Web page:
On 1 October 2020, NHS England passed its budget for specialist mental health services to 10 groups of providers across England, but plans show that even after changes, there will be a considerable role for private companies – in particular for in-patient mental health services and learning disability services with some independent providers selected despite a very poor record of care at some of their sites.
The provider collaboratives will take on the budgets and the commissioning responsibility for mental health services within an area and for a designated service. NHS England will transfer its £400 million specialised mental health budget to these organisations. Seven of the ten organisations are based in London. Each organisation will be led by an NHS trust, acting as a lead provider.
Under the original plans, announced last year by NHS England, private companies could have held the lead provider contract, but following a backlash by campaigners and the exposure by BBC Panorama of the abuse at Whorlton Hall, NHS England backtracked, deciding that the lead provider must be an NHS organisation, but in some areas non NHS provision forms a major part of the available services.
The collaborative in the East Midlands, known as IMPACT, includes four non-NHS organisations, Cygnet Healthcare, The Priory, St Andrew’s Healthcare and Elysium Healthcare.
Cygnet, St Andrew’s and The Priory Group have been all involved with some shocking incidents of abuse of mental health patients and those with learning difficulties. The most recently reported was in September 2020 at Cygnet’s Yew Trees centre for women with learning difficulties, where the Care Quality Commission (CQC) saw evidence of physical and mental abuse some of which has now been passed to the police. Strikingly the CQC concluded that staff had allowed a culture to develop at the hospital that “increased the risk of harm to patients.”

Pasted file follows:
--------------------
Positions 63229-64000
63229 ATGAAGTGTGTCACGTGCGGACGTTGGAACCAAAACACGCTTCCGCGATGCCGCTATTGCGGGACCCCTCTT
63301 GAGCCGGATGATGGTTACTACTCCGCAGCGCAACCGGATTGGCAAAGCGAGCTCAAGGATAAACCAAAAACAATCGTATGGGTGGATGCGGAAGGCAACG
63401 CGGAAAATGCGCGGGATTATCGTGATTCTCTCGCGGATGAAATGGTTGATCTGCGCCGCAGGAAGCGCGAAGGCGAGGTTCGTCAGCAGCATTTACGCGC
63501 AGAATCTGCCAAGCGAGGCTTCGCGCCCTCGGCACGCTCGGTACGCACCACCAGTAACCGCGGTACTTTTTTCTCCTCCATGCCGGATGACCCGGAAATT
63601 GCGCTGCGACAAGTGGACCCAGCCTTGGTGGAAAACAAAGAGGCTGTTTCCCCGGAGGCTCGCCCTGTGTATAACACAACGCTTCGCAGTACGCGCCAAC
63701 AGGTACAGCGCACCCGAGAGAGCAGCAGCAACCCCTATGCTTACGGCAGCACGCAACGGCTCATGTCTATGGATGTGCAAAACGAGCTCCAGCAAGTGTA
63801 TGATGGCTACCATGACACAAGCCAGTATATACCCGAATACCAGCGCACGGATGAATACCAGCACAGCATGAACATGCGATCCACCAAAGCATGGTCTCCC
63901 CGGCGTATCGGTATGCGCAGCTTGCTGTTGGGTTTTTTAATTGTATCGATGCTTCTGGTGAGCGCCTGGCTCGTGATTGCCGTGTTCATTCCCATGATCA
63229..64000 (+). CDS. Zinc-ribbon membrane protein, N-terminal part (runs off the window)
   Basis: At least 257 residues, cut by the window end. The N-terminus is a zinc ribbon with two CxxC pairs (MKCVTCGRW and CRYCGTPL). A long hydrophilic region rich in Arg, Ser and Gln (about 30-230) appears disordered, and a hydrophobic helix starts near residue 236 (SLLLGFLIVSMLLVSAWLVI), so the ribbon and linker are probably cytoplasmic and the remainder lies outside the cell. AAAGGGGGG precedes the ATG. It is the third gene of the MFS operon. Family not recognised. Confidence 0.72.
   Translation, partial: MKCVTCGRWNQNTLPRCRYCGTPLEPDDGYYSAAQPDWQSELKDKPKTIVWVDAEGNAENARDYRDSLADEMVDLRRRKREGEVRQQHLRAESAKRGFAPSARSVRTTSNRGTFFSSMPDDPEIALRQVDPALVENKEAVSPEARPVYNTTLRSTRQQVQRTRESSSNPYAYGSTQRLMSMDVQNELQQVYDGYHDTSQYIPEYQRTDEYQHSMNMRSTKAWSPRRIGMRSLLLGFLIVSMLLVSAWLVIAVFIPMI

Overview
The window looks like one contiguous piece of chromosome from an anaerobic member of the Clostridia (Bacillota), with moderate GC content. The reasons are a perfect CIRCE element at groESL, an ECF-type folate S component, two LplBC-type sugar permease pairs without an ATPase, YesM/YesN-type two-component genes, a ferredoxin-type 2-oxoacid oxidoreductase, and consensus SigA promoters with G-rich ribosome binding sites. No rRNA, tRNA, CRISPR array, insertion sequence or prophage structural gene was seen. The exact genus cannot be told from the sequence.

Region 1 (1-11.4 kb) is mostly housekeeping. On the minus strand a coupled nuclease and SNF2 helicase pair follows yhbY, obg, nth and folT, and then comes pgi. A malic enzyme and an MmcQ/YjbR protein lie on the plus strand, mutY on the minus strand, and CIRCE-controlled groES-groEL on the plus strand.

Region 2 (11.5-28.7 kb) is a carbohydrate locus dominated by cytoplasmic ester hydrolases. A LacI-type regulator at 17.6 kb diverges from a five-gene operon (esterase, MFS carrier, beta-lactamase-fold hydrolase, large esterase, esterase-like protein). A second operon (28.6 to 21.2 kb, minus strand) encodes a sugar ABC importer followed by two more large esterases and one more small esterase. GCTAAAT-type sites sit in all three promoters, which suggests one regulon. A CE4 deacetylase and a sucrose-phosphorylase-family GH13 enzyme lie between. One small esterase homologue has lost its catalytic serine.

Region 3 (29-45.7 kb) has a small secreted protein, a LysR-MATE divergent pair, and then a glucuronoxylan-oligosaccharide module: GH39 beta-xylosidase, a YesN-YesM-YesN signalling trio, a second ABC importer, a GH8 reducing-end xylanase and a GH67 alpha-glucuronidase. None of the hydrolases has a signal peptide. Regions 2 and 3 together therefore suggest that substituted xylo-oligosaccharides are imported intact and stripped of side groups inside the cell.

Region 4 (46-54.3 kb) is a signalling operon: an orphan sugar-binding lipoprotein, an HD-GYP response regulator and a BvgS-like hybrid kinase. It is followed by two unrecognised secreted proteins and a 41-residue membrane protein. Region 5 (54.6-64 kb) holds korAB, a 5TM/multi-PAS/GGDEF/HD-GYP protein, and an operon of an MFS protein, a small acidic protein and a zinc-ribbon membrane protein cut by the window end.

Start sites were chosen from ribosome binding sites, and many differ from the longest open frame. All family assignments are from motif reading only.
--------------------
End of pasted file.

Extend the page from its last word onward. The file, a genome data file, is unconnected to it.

In July 2019, the CQC placed two of The Priory’s’ hospitals into special measures – Priory Hospital Blandford in Dorset and Kneesworth House in Royston, Hertfordshire. The hospitals were found by the CQC to be unsafe and uncaring and rated them both as inadequate.
Under the revised plans for the collaborative networks, companies cannot take a lead role, but according to NHS England, commissioning plans will be made by a partnership board containing representatives from these private organisations, raising questions about future conflicts of interest.
Mental health services in the NHS have become more reliant upon capacity within the independent sector, due to the closure of inpatient beds, persistent underfunding and the drive towards competitive tendering.
From next April, NHS England plans to roll out budgets to collaboratives across the rest of the country, with provider collaboratives becoming the vehicle for delivering all appropriate specialised mental health, learning disability and autism services over the next five years.
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